Conviction [kuh n–vik–shuh n]: In law, a conviction is the verdict that results when a court of law finds a defendant guilty of a crime. Conviction is also a fixed or firm belief.
Julie Anne with sister Patty
Take the true life story of a neglected brother and sister who only had each other growing up through the foster care system, the brother convicted to life in prison without parole for murder, and the sister whose conviction in her brother’s innocence led to an eighteen year battle against all odds to overthrow the verdict. Sound like a Lifetime Movie of the week? Now add an all-star cast, the October 15th release date, and the race for Oscar is off!
Usually I find this kind of movie depressing and melodramatic. I was pleasantly surprised to find a deftly woven, touchingly human story expertly helmed by director Tony Goldwyn with flawed but lovable characters. Kenny Waters (Sam Rockwell) is the amusing, working class charmer with a temper that gets him into trouble. Convinced her brother is innocent and only behind bars for lack of good representation, sister Betty Anne (Hilary Swank), is the spunky-tough, determined little sister who pulls herself up by the bootstraps, earns her GED and puts herself through law school to defend her brother at the expense of her marriage and children. Betty Anne’s law school pal, Abra Rice (Minnie Driver) keeps both the humor and reality checks flowing while Juliette Lewis puts in an Oscar worthy cameo as Roseanna Perry, an ex girlfriend of Kenny’s, confronted by Betty Anne, Abra, and Barry Scheck (Peter Gallagher) of the Innocence Project. Conviction is a powerfully uplifting film that is well worth seeing!
Patricia Friedman Halfon
The film begs you to examine the possibility that mistakes happen and innocent people do go to prison. If Massachusetts had been a death penalty state, Kenny Waters would have been dead long before his release. Had his sister not been relentless in her pursuit of the evidence that could clear his name, he would still be rotting away in prison. There are taught moments when even if Betty Anne doen’t question Kenny’s innocence, I did. Does that mean all the years and sacrifices would have been in vain?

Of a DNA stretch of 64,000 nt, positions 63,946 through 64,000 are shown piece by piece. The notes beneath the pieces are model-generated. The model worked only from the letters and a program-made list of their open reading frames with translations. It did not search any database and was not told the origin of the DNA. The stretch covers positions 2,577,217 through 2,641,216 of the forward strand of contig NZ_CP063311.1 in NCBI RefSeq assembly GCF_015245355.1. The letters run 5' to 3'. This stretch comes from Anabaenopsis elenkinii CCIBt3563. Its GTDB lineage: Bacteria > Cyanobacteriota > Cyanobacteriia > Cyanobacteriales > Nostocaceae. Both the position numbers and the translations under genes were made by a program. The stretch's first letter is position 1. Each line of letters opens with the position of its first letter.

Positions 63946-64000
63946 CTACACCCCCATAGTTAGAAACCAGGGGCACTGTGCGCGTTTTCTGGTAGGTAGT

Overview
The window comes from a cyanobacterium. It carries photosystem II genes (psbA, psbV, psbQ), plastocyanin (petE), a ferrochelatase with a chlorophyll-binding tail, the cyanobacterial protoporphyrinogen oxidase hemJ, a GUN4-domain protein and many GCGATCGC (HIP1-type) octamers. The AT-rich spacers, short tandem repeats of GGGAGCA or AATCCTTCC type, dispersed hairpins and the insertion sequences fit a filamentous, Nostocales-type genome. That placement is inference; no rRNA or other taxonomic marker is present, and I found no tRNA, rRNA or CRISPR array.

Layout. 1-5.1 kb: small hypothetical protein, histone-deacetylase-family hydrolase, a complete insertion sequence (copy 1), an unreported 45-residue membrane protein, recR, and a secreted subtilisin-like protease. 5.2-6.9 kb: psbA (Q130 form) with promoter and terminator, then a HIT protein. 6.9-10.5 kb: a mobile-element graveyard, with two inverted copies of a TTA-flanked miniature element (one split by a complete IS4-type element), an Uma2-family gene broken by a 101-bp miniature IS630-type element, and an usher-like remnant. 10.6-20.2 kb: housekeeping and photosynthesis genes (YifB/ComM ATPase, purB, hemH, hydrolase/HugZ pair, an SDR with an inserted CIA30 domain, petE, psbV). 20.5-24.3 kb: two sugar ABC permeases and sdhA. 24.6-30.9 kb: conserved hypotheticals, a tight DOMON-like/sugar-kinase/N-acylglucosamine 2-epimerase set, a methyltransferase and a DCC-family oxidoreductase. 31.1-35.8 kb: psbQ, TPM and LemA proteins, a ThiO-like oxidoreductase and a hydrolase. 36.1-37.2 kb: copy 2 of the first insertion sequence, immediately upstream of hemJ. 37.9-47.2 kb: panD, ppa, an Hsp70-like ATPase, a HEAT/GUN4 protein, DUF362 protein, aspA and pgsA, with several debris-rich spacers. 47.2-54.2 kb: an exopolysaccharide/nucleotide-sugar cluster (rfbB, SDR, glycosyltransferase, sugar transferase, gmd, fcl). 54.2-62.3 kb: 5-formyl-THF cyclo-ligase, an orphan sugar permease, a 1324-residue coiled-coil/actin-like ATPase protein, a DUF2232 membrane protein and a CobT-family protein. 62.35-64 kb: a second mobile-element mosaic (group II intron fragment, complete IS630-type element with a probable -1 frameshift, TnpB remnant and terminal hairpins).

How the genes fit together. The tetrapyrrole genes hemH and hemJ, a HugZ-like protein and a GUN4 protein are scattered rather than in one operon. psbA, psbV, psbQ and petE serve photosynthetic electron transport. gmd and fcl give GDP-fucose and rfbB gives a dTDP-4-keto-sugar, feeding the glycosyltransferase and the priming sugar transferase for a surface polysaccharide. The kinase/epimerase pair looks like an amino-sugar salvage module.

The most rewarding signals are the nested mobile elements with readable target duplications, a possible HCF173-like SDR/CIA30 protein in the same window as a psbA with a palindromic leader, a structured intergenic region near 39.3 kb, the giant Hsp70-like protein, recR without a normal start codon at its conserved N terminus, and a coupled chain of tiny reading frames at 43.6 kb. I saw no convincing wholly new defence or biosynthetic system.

I can’t help, but marvel over the strength of her love for her brother, and how a seemingly impossible circumstance could be the catalyst that set her life on such a drastically different path than it might have taken otherwise. The real Betty Anne still works with the Innocence Project today – helping wrongly convicted people overturn their sentences with the use of DNA evidence to prove they are innocent.
Julie, Patty, and Johnnie Friedman
I recognized the look in Kenny’s eyes when words couldn’t express his gratitude, and couldn’t help thinking of my own sister. As kids we were not close. My parents promised me a playmate to dress Barbie dolls and play checkers with. I felt gypped when instead, I got a baby sister that spit up all over me within seconds of meeting (I thought she was faulty merchandise and wanted my parents to exchange her for a sister that wasn’t already sick), then proceeded to take a huge portion of my parents’ attention away from me. I therefore, felt it was my duty to terrorize her for the majority of her childhood.
Daisy was almost as happy as I was to see Patty!
Eventually the gap between us dissipated with age, and as luck would have it, I was the one with “faulty merchandise.” I had a birth defect in my heart that was corrected with surgery earlier this year. My little sister left her own family to come look after me while I recuperated, something I never expected the devoted wife and mother would consider doing, but an act that taught me how strong our sibling bond is despite the rocky start. Believe me, I am most appreciative of having a sister today, and can’t thank her enough for being my caretaker and advocate when I needed her help the most. What would you, or have you been willing to do for your sister or brother?
Sisters: Patty Halfon and Julie Anne Rhodes
Patty also happens to be an astounding cook! I asked her to make me this yummy beef and mushroom barley soup last winter, although I’m sure she put extra onion in just to spite me for bullying her as a kid.
Beef & Mushroom Barley Soup
3 tablespoons olive oil, divided
3 pounds short ribs of beef
1 large onion, chopped
3 stalks celery, chopped
3 large carrots, chopped
1 red pepper, chopped
2 cloves garlic, minced
3 quarts of beef broth
1 28 oz can can fire roasted diced tomatoes1 bay leaf
1 cup pearl barley
3 cups mushroom blend, re-hydrated (reserving liquid for the soup)
Salt and pepper to taste
1). Heat 2 tablespoons of the olive oil in a large Dutch oven over medium-high heat. Season beef short ribs with salt and pepper, and brown in batches. Set aside on a foil tented platter.
2). Add remaining olive oil, onions, celery, carrots, red pepper, and garlic. Cook until softened, stirring occasionally, about 8 minutes. Add beef back in, cooking an additional 2 minutes.
3). Add beef broth, diced tomatoes, bay leaf, pearl barley, mushrooms, and reserved mushroom liquid to the soup. Stir well and bring to boil. Reduce heat to medium-low, cover, and simmer for 2 hours, stirring occasionally. Remove bay leaf, adjust seasoning to taste, and serve hot.
Serving Suggestions:This is a robustly filling soup on it’s own, but you could serve with freshly baked crusty rolls or biscuits.